c) projecting the pointed-to zone into the other of the two spaces; wherein the pointed-to zone comprises a set (NZ) of intervals (Zi), each interval comprising a trace (T), a start of interval (td), and an end of interval (tf);
d) building a parameter table using ray tracing for each trace (T) extending from a source (S) to a sensor (C);
e) using the parameter table to establish a correspondence between the pointed-to zone in the one of the two spaces and the projected point-to- zone in the other of the two spaces, wherein the parameter table is used to build a correspondence table QCimage; and
f) using the correspondence to verify the quality of the migration.
14. The method of claim 11, wherein the step of building the parameter table further comprises, for each trace (T) in each interval Zi:
d1) determining, for a ray path from source (S) to a point (x,z), parameters comprising a travel time (ts), a path length (ls), an angle of incidence (ds) at one end of the ray path and an angle of incidence (as) at the other end the ray path; and
d2) determining, for a ray path to sensor (C) from the point (x,z), parameters comprising a travel time (tc), path length (lc), an angle of incidence (dc) at one of two ends of the ray path and an angle of incidence (ac) at the other of two ends of the ray path.
15. The method of claim 14, wherein the seismic data space is forward-projected into the migrated space, and establishing a correspondence further comprises filling the correspondence table QCimage by:
e1) calculating the source-to-sensor travel time tsc, wherein tsc=tc+ts;
e2) if td≦tsc≦tf, calculating weighting factor w(ls, ds, as, lc, dc, ac);
e3) calculating QCimage(x,z)=QCimage(x,z)+w; and
e4) repeating steps e1 through e3 for all intervals Z.
16. The method of claim 14, wherein the migrated space is back-projected into the seismic data space, and establishing a correspondence further comprises filling the correspondence table QCimage by:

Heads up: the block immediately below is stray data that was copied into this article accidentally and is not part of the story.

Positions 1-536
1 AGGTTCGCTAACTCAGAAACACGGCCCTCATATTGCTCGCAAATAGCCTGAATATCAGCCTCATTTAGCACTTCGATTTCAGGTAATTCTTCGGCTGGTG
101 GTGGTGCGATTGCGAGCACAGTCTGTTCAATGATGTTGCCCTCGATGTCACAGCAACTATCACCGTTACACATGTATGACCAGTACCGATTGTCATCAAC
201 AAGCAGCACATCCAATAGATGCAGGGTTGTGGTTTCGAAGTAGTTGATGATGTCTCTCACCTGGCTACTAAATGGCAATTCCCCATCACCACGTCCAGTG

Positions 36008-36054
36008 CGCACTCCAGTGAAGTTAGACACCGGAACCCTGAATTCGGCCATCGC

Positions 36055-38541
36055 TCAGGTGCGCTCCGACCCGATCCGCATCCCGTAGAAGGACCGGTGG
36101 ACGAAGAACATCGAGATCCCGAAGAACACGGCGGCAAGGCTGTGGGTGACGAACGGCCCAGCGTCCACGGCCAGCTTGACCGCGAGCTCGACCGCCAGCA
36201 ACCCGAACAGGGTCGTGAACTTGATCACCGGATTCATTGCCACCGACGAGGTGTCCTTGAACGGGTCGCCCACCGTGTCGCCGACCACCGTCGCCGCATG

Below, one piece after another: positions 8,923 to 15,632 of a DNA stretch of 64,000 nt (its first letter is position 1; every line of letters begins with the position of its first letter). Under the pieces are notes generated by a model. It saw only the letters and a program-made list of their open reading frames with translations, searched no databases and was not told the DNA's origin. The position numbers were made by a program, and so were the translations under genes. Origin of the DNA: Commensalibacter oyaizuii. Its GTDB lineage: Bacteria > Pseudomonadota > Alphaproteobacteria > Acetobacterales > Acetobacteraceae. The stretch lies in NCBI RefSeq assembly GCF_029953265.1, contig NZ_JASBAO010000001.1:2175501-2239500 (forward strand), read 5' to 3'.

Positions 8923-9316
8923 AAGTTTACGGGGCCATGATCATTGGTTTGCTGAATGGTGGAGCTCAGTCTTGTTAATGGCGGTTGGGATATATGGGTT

e1) calculating the source-to-sensor travel time tsc, wherein tsc=tc+ts;
e2) if td≦tsc≦tf, calculating weighting factor w(ls, ds, as, lc, dc, ac);
e3) calculating QCimage(T,tsc)=QCimage(T,tsc)+w; and
e4) repeating steps e1 through e3 for all intervals Z.
17. The method of claim 15, further comprising the step of assigning a parameter to zones in correspondence, wherein the parameter is represented by a color, the density of the color proportional to the value of QCimage(x,z).
18. The method of claim 16, further comprising the step of assigning a parameter to zones in correspondence, wherein the parameter is represented by a color, the density of the color proportional to the value of QCimage(T,tsc).
19. The method of claim 13 further comprising the step of using the correspondence to verify the quality of the seismic data space.
20. The method of claim 13, further comprising the step of using the correspondence in interactively pointing to zones.
Description
FIELD OF THE INVENTION

The present invention relates to a method of controlling the quality of seismic data migration by using the generalized Radon transform (GRT).

BACKGROUND OF THE INVENTION

There exist numerous techniques that are used by geophysicists to find out about the geological layers constituting the subsoil. One of these techniques, known as a “well seismic surveying” is shown in FIG. 1 and consists in emitting sound signals at the surface of the ground (source S) and in using sensors Ci located in a well 10 to record the seismic waves as they are transmitted after reflection and/or refraction on the boundaries between the various geological layers. After the waves have been recorded by the sensors, they are filtered to determine which waves were reflected by reflectors situated beneath the sensors. FIG. 2A shows the signals as recorded prior to filtering and FIG. 2B shows the corresponding signals after filtering. A migration method applied to the filtered signals then makes it possible to obtain a migrated image which can be thought of as a vertical section plane through the subsoil containing the source(s) and the sensors in the well. As shown in FIG. 3. the migrated image is constituted by a succession of vertical recordings referred to as “migrated seismic traces” constituted by signals of greater or lesser amplitude made up of positive and negative arches. The signals relating to the same reflector correlate from one trace to the next, so that the eye can see delineations which correspond to boundaries between geological layers.